Media amplification and moral panics
(If you didn’t do sociology at school, please go look up those two things. Understanding them is the key to avoiding the flak that’s flying around our heads)
I used the word “daft” in relation to a woman up there, but please notice I only used it in relation to one utterance. I wondered, as I wrote it, whether it would lead to a social media run of people saying “Kay Green said Helen Joyce is daft” – that’s how social media (with a lot of help from malicious mainstream commentators) creates spats and rifts.
I certainly am not disparaging what Helen Joyce has done. She deserves vast amounts of credit. She’s a journalist, a researcher and a writer, and is now working with Sex Matters. Her book TRANS did more to clarify and expose the misleading nature of the “trans rights” movement, and to explain where it sprang from, than any other book I have seen. If it does not go down in the canon of important history books of the 20th and 21st century, then there’s no justice. And she was brilliant yet again at FiLiA (Cardiff, 2022), chairing a session about the extraordinary failings of the publishing industry in the face of “queer theory” bullies. Sincerely, hooray for the brilliance of Helen Joyce – she is not a socialist, nor is she a feminist in the sense that anyone from the women’s liberation movement would understand the term. She is, nevertheless, a very good journalist and campaigner.
Similarly, Maya Forstater has said, ‘I am not a feminist, I’m an opportunist”. She’s a business woman. Like many clever women who wouldn’t be bullied, she was targeted and knocked for six by the “trans rights” (queer theory in disguise) brigade, and she used her brilliant, business-honed, PR-aware talents to fight back, and she won. The Forstater case was a HUGE win for all of us, and I for one am eternally grateful to her, as are thousands of other women, feminist or not, socialist or not.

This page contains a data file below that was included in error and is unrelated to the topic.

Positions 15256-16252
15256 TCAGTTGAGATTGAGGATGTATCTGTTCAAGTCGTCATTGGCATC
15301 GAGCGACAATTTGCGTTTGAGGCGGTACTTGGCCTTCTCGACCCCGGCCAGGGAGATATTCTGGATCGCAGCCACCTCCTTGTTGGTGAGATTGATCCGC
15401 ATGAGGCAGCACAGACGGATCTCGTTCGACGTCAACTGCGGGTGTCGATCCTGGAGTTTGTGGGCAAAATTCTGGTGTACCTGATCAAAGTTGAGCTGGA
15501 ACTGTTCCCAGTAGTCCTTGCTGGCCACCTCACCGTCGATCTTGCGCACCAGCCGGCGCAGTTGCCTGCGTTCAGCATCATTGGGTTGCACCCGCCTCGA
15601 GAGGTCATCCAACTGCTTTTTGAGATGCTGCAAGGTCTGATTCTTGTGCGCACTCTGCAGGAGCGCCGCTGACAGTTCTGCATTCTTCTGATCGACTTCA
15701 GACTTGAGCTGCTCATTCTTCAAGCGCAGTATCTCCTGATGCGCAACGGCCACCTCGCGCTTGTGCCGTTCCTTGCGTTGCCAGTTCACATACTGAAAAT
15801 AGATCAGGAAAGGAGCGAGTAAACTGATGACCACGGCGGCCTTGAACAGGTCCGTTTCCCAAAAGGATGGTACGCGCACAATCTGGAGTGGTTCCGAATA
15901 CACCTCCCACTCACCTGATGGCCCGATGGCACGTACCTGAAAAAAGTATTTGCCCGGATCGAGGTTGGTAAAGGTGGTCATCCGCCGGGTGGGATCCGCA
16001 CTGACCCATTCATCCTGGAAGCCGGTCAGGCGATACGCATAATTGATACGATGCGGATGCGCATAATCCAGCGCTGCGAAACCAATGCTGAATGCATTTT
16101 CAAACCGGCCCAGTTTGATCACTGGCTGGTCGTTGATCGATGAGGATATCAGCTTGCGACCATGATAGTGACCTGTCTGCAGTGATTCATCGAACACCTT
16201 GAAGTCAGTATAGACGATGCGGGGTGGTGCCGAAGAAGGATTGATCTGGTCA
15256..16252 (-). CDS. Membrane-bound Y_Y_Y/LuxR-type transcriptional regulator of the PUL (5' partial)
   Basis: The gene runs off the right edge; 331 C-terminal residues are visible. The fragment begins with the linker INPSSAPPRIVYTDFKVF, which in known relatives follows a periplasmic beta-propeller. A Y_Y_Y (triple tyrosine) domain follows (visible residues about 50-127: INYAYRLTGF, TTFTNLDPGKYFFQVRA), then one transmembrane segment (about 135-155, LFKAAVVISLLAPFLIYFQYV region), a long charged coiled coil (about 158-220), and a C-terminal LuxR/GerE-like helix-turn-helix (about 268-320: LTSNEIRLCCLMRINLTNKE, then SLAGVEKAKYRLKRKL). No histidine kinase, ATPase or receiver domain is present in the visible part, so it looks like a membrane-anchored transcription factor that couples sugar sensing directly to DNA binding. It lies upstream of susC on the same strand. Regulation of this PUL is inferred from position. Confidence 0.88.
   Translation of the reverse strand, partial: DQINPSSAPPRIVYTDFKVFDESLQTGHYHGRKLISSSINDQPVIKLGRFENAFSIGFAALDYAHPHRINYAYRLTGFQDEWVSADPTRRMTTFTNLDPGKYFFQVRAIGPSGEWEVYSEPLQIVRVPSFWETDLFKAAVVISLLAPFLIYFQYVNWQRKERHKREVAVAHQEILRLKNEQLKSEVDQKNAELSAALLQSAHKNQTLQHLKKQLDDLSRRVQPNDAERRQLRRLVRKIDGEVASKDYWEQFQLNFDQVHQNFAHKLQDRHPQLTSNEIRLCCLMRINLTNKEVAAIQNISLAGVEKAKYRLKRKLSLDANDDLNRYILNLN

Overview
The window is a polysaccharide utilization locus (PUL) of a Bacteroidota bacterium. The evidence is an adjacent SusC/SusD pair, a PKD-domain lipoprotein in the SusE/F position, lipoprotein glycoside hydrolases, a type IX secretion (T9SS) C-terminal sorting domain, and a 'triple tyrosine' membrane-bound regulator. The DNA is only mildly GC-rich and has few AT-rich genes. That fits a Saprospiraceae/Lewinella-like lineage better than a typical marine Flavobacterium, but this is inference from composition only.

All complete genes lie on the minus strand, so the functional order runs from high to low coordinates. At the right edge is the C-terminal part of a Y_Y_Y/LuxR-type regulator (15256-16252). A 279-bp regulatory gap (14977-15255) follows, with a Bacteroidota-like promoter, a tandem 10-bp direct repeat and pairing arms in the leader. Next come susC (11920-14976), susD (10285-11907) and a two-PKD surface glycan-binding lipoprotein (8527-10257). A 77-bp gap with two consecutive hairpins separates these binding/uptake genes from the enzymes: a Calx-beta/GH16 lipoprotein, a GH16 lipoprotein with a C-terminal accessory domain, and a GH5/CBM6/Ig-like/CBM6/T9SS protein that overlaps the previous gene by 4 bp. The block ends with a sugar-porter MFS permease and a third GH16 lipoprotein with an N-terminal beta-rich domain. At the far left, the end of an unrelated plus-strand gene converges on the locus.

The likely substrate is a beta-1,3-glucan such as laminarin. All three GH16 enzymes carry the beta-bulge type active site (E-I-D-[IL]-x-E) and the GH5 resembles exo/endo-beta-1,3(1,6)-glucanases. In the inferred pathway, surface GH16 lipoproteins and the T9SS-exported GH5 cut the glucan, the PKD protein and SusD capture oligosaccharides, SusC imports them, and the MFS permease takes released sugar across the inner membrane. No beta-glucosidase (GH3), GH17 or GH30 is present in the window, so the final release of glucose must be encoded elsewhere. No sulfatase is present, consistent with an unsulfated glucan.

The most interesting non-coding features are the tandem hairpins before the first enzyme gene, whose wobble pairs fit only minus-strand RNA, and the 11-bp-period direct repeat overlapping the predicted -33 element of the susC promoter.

There is nothing wrong with working together but there are limits…
Carpenters are not plumbers. If you ask a carpenter to fix a leaky pipe, you may be lucky – she may know enough about plumbing to succeed, but she may not. If she fails, it’s your fault for asking a carpenter instead of a plumber. Similarly, if you have seen the scale of sexism in our society, if you have realized how seriously misogyny is distorting and disabling our politics, if as a result you want to work on women’s liberation, you need to have your mind on all those things laid out in the WPUK manifesto, you need to talk to the women among us who learned the lessons of the former generation’s liberation movement, and you need to be aware of FiLiA’s “red lines” – ie, they won’t endorse anything that isn’t true to the principles of standing against racism, sexism and classism. If our groups are aware of those things, and if we work on causes that stand against those wrongs, we shouldn’t have too much trouble keeping calm and saying “no we aren’t” if someone accuses us of being far right.
It would be nice to say that if you understand how sex, race and class are used as weapons against us all, and if you act on that knowledge, there’s no danger at all that the far right will try and work with you, or piggy back on your actions, because they won’t be remotely interested in most of what you’re doing –- but unfortunately, they can lead you disastrously off-course, as Pragna Patel explains here…
Click here to hear Pragna Patel’s speech at FiLiA 2022
… I am now talking to feminist friends, trying to work out what the differences are between us — meaning women like me, who have learned to work for, or have always been working for, women’s liberation – what are the differences between us and the “autonomous women’s liberation movement” Pragna has voiced the need for?